Because of Qualcomm, Mercedes in 2016 became the first team in the sport to wirelessly transmit data from the car to the garage, saving vital seconds as its rivals were forced to park and plug in. In a sport where the difference between success and failure is measured in tenths of a second, two seconds saved can—and did, in the case of Mercedes—help win championships.
Over the course of a Grand Prix weekend, each race car will generate more than 3 terabytes of data gathered from more than 200 sensors. Information like tire temperature and the health of mechanical components will be analysed by trackside engineers and battalions at each team’s home factory.
Teams have been seeking partnerships with data storage and data security companies. The Williams team works with Acronis, while Ferrari has worked with Kaspersky Lab since 2010.
It is not only the teams that benefit from technical partnerships. Thomas Been, chief marketing officer for software company Tibco, a partner of the Mercedes team, said the Formula One environment had a singular appeal.
“What attracted us to Formula One is the level of competition, which I think is a very good analogy to what most of our customers are seeing; the level of technology, which I guess is just a laboratory in which you create the technologies that are going to be used in the cars of tomorrow; and that everything is in real time," Been said.
The speed of development was also what attracted Qualcomm to the sport, said Derek Aberle, a former company president.
“It’s the ability to have an environment where you can do rapid prototyping," he said. “We can test things out. If it doesn’t work we can change them." The engineering team, he said, is very strong and moves quickly. “It’s the environment that we have here in the racetrack—I think it does push us.
“The pace at which they move is impressive. Our guys at first were like, ‘Wow.’ They like that challenge. You get a problem, you’ve got a week to do something. They jump on it, and it’s exhilarating for them. We’ve learned a lot, and I’m hoping the Mercedes guys have learned a lot from us here. Eventually, we want to see that translate into breakthrough stuff for our business. That’s where the future is coming: cellular connectivity to the car, then the vehicle."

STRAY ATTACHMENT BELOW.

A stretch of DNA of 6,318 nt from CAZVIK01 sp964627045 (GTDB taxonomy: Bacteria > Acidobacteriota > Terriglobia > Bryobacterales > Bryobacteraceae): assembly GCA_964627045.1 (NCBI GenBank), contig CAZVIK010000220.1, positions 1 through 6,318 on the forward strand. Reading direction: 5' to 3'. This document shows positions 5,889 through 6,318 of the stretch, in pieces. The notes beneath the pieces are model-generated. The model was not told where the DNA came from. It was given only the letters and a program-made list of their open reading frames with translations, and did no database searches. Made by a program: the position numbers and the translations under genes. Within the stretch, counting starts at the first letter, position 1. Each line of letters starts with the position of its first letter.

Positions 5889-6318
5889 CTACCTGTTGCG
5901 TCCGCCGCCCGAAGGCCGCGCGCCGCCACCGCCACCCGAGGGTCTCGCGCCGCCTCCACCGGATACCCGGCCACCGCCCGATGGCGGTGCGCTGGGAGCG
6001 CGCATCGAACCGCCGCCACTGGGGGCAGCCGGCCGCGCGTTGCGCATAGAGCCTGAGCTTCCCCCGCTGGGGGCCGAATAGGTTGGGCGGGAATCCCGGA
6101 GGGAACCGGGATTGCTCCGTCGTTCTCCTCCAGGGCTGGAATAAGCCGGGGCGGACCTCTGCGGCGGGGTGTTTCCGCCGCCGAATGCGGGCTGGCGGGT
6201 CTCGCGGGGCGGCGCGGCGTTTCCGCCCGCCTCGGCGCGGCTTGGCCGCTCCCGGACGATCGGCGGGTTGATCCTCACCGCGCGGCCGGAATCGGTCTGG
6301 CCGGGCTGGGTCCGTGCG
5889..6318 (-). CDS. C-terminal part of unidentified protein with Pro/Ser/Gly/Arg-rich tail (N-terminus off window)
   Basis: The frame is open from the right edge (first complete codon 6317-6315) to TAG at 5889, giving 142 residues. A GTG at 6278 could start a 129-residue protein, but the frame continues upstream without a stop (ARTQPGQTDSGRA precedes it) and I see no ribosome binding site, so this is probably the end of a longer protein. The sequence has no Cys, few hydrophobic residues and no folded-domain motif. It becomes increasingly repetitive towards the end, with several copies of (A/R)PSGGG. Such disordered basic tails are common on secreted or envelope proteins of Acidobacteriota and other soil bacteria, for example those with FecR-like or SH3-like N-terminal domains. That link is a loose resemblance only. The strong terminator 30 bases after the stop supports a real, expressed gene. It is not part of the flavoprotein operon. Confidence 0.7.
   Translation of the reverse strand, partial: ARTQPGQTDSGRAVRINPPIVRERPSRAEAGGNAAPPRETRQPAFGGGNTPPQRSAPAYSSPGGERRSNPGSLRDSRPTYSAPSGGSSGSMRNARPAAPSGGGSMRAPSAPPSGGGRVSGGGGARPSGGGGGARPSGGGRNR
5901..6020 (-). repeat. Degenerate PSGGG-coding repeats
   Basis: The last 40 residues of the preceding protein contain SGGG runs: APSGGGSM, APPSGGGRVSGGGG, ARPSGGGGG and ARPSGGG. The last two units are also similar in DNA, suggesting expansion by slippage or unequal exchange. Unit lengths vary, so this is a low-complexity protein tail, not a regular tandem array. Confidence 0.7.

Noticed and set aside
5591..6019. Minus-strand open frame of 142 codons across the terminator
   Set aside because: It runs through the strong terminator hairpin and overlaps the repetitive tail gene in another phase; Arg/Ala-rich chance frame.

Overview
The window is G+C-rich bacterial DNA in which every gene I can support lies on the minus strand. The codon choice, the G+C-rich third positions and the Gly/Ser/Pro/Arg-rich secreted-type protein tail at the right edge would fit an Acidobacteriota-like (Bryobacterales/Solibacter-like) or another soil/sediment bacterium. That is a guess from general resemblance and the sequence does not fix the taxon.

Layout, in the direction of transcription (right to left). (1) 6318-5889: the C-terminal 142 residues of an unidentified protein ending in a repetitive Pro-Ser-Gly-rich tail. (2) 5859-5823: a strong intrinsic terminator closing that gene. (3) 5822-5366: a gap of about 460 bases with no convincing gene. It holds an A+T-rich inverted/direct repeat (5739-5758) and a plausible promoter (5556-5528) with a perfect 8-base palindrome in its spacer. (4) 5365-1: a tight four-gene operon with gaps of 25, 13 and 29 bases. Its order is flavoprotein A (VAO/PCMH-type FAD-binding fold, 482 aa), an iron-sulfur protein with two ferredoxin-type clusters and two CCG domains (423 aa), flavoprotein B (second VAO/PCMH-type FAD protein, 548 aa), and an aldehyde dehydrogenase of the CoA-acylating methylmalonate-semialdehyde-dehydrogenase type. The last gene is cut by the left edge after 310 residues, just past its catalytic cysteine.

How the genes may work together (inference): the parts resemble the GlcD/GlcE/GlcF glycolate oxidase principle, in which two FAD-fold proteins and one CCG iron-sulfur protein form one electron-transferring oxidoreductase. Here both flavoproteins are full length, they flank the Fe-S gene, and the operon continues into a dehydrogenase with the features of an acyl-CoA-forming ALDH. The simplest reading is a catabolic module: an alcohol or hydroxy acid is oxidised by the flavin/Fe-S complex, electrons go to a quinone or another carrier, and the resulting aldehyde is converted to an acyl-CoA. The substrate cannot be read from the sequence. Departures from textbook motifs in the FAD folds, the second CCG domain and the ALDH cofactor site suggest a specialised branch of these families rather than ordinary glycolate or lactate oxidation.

Whether called sponsorships or partnerships, the deals bring money to the teams.
At McLaren, the combination of a broader business—McLaren Applied Technologies, a separate technology company linked with the race team—and a rich racing legacy has been a core element of the sales pitch.
“Obviously with Formula One it is a technical sport, so you are always going to have those authentic stories on the technical side," said Henry Chilcott, group marketing director for the McLaren Group.
“Now it’s about us as a team here finding those more authentic stories in other areas of business, whether that is outside of technology in turn or lifestyle, conversations and elsewhere. That’s where I feel like we’re unique in the sense that we’ve got this multidimensional storytelling platform that perhaps another F1 team or another sports property won’t have."
That storytelling is a core aspect of McLaren’s new approach, Chilcott said.
“We’ve moved away from that traditional model. In essence, the brand that you see on the car is just the bridge between one brand and McLaren. Then it’s beneath that overarching branding, it’s what we’re doing underneath the surface. That’s where we’re being unique and successful in the sense that we’re approaching things with a more ‘agency’ mindset. Discussions always lead with their objectives, rather than how much we seek to secure financially."